The Texas Golf Hall of Fame is represented at Brackenridge Park Golf Course. Several upgrades have been added to the golf course to accommodate The Texas Golf Hall of Fame including a new pavilion to host events and The Texas Golf Walk of Fame. The Texas Golf Walk of Fame connects the Brackenridge Clubhouse and Borglum Studio together with exhibit monuments dedicated to Hall of Fame members. The Cavender Family, best known for their sprawling auto sales business, offered $50,000 to underwrite the cost of the Walk of Fame. The Walk of Fame is designed as a garden area that connects the clubhouse to the studio near the 17th green. The family's donation was in honor of their grandfather, legendary longtime San Antonio Country Club head pro, Tod Menefee. Their mother, Betty Cavender, also partnered in the grant.
A Park for the People
In 1899, noted San Antonio philanthropist George W. Brackenridge donated more than 100 acres of land to the city to create Brackenridge Park, the site on which Brackenridge Park Golf Course is located. When it opened in 1916 as Municipal Golf Course, it became the Alamo City’s first public course and had greens fees under a dollar. While on the subject of greens, one of Brackenridge Park’s unique features were its grass greens at a time when hard-pressed sand was a much more common surface. Another distinctive characteristic is that a half-dozen square-shaped greens, an ode to the past, still exist today.
Old Brack and Bethpage Black
In 1992, the oldest 18-hole public golf course in Texas became the first course to earn a spot in the Texas Golf Hall of Fame. Noted course designer A.W. Tillinghast, the sixth architect ever inducted into the World Golf Hall of Fame, designed and built Brackenridge Park. Tillinghast worked on more than 265 courses in his career and had a knack of designing challenging courses, including Baltusrol, Winged Foot and Bethpage Black. The versatile “Old Brack” has held events from the Texas Open to the Texas State Junior Championship (for 50 years) to a bevy of amateur tournaments for men, women, juniors and seniors.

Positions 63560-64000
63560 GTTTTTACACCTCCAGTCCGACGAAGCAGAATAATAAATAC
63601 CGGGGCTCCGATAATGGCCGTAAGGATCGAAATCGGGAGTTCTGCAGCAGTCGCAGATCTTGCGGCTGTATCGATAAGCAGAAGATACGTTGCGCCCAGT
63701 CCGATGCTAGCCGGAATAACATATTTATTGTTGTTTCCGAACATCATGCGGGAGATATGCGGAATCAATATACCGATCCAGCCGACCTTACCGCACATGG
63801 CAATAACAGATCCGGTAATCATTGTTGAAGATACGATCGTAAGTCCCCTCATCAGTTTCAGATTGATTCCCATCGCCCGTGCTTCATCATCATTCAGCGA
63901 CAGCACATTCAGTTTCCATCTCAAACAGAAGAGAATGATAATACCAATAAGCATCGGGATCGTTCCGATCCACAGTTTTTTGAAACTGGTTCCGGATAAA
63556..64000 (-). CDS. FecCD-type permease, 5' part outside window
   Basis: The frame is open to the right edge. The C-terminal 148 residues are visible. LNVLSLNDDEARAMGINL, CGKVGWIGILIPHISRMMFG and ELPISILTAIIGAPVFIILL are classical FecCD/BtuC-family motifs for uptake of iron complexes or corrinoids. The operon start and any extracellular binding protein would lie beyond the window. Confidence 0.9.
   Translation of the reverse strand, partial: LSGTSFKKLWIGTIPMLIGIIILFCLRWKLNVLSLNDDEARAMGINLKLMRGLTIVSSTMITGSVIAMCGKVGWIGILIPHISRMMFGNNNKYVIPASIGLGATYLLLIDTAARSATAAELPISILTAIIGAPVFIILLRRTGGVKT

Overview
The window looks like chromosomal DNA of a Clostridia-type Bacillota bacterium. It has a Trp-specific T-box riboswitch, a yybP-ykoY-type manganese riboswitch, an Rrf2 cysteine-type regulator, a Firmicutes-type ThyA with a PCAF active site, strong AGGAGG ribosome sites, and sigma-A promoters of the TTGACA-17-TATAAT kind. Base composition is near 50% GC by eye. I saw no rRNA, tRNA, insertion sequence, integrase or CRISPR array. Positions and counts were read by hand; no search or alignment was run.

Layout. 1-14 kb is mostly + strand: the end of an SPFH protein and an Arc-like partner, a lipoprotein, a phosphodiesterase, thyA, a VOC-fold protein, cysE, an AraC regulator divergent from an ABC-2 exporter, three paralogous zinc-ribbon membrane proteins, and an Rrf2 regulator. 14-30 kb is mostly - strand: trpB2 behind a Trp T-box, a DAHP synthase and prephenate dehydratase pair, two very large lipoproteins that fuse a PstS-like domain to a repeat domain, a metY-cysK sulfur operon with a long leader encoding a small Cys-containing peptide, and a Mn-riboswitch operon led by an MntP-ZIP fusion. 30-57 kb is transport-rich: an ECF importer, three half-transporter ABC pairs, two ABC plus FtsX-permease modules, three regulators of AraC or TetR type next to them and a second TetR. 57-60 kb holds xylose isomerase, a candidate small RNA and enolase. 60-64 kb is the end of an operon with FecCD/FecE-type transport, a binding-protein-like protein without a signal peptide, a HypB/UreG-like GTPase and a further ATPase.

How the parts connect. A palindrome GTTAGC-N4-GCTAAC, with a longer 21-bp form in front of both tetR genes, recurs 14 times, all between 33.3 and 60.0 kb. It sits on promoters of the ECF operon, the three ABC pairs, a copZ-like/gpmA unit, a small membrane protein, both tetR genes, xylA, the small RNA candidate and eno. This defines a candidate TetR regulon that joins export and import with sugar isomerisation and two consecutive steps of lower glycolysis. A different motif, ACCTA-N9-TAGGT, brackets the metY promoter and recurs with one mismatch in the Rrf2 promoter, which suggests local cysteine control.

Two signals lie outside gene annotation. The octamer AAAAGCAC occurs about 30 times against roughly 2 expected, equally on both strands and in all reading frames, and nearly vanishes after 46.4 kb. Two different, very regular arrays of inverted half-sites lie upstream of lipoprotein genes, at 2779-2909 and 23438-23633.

Way Back with Old Brack
Brackenridge Park hosted the first Texas Open more than a century ago, in 1922. As a lure to get the best players to come, the tournament offered a $5,000 first-place purse—10 times larger than the prize at the U.S. Open. Old Brack was the tournament’s home nearly every year until 1940 (except in 1933 and 1935-38 when it was not played), and remained in the rotation of courses until 1959. Now known as the Valero Texas Open, it is the third oldest PGA tournament, behind only the BMW Championship (formerly the Western Open) and the RBC Canadian Open.
Where Legends Play
Ben Hogan made his professional debut as a 17-year-old at Old Brack in 1930. Upon deciding to register for the tournament as a pro, he famously remarked, “You can’t eat trophies.” Other legendary golfers who played at Brackenridge Park include the likes of Ben Crenshaw, Jimmy Demaret, Walter Hagen, Tom Kite, Byron Nelson, Arnold Palmer and Sam Snead. In a 1939 exhibition match featuring Hogan, Nelson and tour players Paul Runyan and Harold McSpaden, McSpaden set a course record by shooting a 59, a record that still stands today.
A Highway and a Hall
Historic Old Brack has undergone numerous renovations over the years. In 1968, eminent domain ruled that State Highway 281 was going to be built through part of the golf course. The course, which had to be modified to fit the 113 acres allotted, now stands at 6,286 yards. In 2008, the Texas Golf Hall of Fame, which had closed its doors at Texas National Golf Club near Houston in 2001, moved to Brackenridge Park at the suggestion of Joe Black. Hall of Fame highlights include Texas Tournament Trophy Room, the Walk of Fame and a special event pavilion.
A Design on the Presidency
A building near the Brackenridge Park Golf Clubhouse that overlooks the course’s 17th hole once served as the working studio for artist Gutzon Borglum. Borglum is most known as the sculptor who created the heads of the U.S. Presidents on Mount Rushmore in the 1920s and 30s. Coincidentally, George W. Brackenridge, whose full name was George Washington Brackenridge, was the son of John Adams Brackenridge. George’s uncles’ names? James Madison Brackenridge and Thomas Jefferson Brackenridge, of course.
Brackenridge Park - Class of 2022 Induction Video
Brackenridge Park - Class of 2022 Induction Video
Brackenridge Park - The Whole Shooting Match
Tee shot from the 1930's at Brackenridge
Renovated course routing of Brackenridge Park G.C.
Early photo of a gallery watching play
Young women playing at Old Brack
Beautiful scenery at Brackenridge Park
Artist Gutzon Borglum sculpts the heads of the U.S. Presidents on Mount Rushmore in his studio off the 17th hole of Brackenridge Park
Byron Nelson and Ben Hogan at Brackenridge Park
Early photo of the clubhouse and practice green of Brackenridge Park
Early photo of Paul Runyan putting on the greens of Old Brack
Byron at Old Brack
Aerial view of Brackenridge Park
The Women's Golf Association teeing off at Old Brack
Historic photo of play at Brackenridge Park
Brackenridge Park course logo
Brackenridge Park G.C. course architect, A.W. Tillinghast
Historic Women's Golf Association
Brackenridge Park Golf Course front sign
Modern day Old Brack
Brackenridge Park G.C. playing host to the 1923 Texas Open
Old Brack playing host to the greats, Ben Hogan and Byron Nelson